Shining City

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Shinning City

By Conor McPherson

Directed Jeff Christian

Produced by Irish Theatre of Chicago

Brad Armacost Leads Excellent Cast

Conor McPherson’s Shining City is a subdued, but deeply emotional work that leaves actors with very little besides their story-telling abilities to guide them. Fortunately, it is in good hands with Irish Theatre of Chicago, formerly known as Seanachaí Theatre Company. The four ensemble members take a play that is mostly told through a series of confessional monologues, and make it entrancingly immediate.

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Ian (Coburn Goss) is an ex-priest who has recently gone into practice as a psychotherapist. It’s a time of ugly upheaval in his life; he and his girlfriend Neasa (Carolyn Kruse) have a baby and are living with Ian’s brother and sister-in-law, who disapprove of her. Ian and Neasa are also going through a trial separation. His first patient, John (Brad Armacost), recently lost his wife to a car accident, and has been struggling with grief, guilt, and loss of sleep due to seeing her ghost. It turns out John and the dead woman had relationship problems of their own, and Ian must help John while navigating confusing, new territory himself.

The centerpiece of the play is a lengthy monologue from John about what exactly was the cause of his marital strife. Armacost was amazing in this scene; he told the story as if he were reliving it. At every step I understood exactly what John was feeling, even as he acknowledged behaving wrong or foolishly. Goss is a very good listener, which is a more difficult skill than you might think even during a performance as strong as Armacost’s. He always had a sharp reaction when most people would have been lulled into passivity. In the scenes he drives, Goss displays a wide range of emotion, but stays rooted in an internal, contemplative characterization. Carolyn Kruse and Shane Kenyon each only get a single scene, but make the most of roles that were written mostly to support Ian. They help to flesh him out, but also populate Shining City’s world with other people who are struggling to find or give love.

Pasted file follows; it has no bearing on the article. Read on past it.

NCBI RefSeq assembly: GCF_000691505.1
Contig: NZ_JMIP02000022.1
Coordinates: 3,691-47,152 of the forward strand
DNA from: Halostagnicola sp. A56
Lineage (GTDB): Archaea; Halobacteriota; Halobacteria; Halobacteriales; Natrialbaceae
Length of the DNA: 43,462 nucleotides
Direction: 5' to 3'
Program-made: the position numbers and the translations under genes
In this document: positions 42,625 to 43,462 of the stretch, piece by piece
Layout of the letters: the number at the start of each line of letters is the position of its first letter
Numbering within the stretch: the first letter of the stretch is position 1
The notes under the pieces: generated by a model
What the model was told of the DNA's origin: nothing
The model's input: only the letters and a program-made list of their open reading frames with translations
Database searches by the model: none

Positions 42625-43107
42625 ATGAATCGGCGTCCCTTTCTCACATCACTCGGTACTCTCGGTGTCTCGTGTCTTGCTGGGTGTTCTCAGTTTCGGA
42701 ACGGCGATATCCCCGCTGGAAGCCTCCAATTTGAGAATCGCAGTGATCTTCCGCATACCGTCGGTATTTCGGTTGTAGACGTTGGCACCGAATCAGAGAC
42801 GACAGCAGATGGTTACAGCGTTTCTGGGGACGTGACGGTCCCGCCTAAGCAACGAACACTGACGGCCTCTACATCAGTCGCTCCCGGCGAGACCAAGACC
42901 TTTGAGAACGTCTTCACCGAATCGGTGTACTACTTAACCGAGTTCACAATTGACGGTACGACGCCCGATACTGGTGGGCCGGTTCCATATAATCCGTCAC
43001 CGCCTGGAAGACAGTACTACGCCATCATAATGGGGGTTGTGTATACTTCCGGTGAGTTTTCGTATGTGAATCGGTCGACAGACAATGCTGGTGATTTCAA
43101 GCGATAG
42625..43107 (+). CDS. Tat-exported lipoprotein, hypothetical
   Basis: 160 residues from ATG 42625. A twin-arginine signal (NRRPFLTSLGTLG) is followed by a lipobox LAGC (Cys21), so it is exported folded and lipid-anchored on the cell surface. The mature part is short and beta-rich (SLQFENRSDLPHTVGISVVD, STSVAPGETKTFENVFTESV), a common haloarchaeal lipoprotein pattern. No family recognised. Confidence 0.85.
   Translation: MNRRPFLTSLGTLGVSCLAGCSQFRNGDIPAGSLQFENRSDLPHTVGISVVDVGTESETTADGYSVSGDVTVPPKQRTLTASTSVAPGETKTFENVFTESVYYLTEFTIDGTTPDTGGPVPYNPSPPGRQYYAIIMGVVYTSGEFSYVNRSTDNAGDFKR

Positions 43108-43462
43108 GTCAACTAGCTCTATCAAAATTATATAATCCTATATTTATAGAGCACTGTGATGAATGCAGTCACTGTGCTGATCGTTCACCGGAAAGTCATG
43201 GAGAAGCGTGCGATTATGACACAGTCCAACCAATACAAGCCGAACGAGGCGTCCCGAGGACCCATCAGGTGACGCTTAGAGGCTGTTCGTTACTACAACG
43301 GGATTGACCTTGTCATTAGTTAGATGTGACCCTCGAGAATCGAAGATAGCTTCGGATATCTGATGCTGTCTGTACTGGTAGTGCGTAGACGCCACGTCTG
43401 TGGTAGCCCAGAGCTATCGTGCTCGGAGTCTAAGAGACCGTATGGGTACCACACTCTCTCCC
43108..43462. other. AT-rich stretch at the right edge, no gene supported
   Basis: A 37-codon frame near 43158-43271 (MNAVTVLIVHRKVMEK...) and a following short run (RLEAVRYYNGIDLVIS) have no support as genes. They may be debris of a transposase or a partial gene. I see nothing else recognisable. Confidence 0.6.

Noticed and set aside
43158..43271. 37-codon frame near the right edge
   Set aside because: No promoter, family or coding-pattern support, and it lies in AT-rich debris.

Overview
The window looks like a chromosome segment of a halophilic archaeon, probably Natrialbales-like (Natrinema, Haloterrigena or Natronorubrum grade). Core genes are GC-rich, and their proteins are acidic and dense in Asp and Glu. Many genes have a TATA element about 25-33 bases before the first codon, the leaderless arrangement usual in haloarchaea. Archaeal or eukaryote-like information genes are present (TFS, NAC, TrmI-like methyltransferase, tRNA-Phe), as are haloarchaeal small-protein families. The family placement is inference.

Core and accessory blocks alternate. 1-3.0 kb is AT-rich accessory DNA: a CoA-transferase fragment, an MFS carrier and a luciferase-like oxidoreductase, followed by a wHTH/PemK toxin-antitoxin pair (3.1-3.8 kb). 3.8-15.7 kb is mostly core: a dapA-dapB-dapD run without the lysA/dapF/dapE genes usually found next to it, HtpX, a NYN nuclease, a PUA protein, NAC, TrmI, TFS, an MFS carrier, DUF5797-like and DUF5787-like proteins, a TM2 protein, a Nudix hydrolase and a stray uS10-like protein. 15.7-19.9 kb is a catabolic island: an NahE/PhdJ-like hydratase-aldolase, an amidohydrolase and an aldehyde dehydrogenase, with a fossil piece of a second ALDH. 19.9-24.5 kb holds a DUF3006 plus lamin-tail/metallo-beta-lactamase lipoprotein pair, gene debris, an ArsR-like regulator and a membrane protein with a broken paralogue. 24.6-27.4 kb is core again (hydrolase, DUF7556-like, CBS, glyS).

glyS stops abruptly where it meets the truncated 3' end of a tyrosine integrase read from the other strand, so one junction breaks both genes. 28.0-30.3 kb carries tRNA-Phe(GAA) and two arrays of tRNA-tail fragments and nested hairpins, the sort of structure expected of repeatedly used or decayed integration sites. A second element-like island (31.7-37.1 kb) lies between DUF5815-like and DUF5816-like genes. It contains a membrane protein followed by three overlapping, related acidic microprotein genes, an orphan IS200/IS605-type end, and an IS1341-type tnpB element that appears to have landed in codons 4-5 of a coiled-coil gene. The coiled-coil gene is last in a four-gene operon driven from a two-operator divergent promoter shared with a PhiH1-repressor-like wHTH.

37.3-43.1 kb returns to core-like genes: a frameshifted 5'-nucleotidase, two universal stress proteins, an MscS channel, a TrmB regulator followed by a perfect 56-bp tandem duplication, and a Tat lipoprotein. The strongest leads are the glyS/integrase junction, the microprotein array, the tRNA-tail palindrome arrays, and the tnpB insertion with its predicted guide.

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Jeff Christian’s directing keeps the story moving without ever sacrificing the impact of the lengthy monologues, and allows the actors to move comfortably while delivering narratives. Barbara Zahora did one of the better jobs of dialect coaching I’ve seen so far; the characters are all Dubliners, but clearly understandable and can vocally express complex tones. The play is naturalistic (almost), but set designers Ira Amyx and John Peplinski came up with an interesting solution to the script’s requirement that a church be visible through the window by making a miniature model of a skyline. It looks a little strange, but I got used to it, and decided it heightened the characters’ feeling of alienation.

This is the sort of play where the running time could vary depending on the moods of the actors, so leave some time at the end when working it into your schedule. All four of them have strong instincts and will surely do what best services their stories, which McPherson crafted with great care. John’s visions of the ghost appears amid problems that are so ordinary, yet are so calamitous to the people involved. When watching this play the audience joins the characters in not understanding everything about the world, but making sense of their own emotions.

Highly Recommended

Jacob Davis

Reviewed November 28, 2014

For more information, see Shining City’s page at Theatre in Chicago.

Playing at The Den Theatre, 1333 North Milwaukee Ave, Chicago. For tickets, call 773-878-3727 or visit www.irishtheatreofchicago.org. Tickets are $26-30, less $5 for seniors and students. Runs through January 4. Plays Thursdays, Fridays, and Saturdays at 7:30 pm and Sundays at 3:00 pm, except Christmas and New Year’s Day; added performances December 22 and December 29 at 7:30 pm. Running time is one hundred minutes without an intermission.

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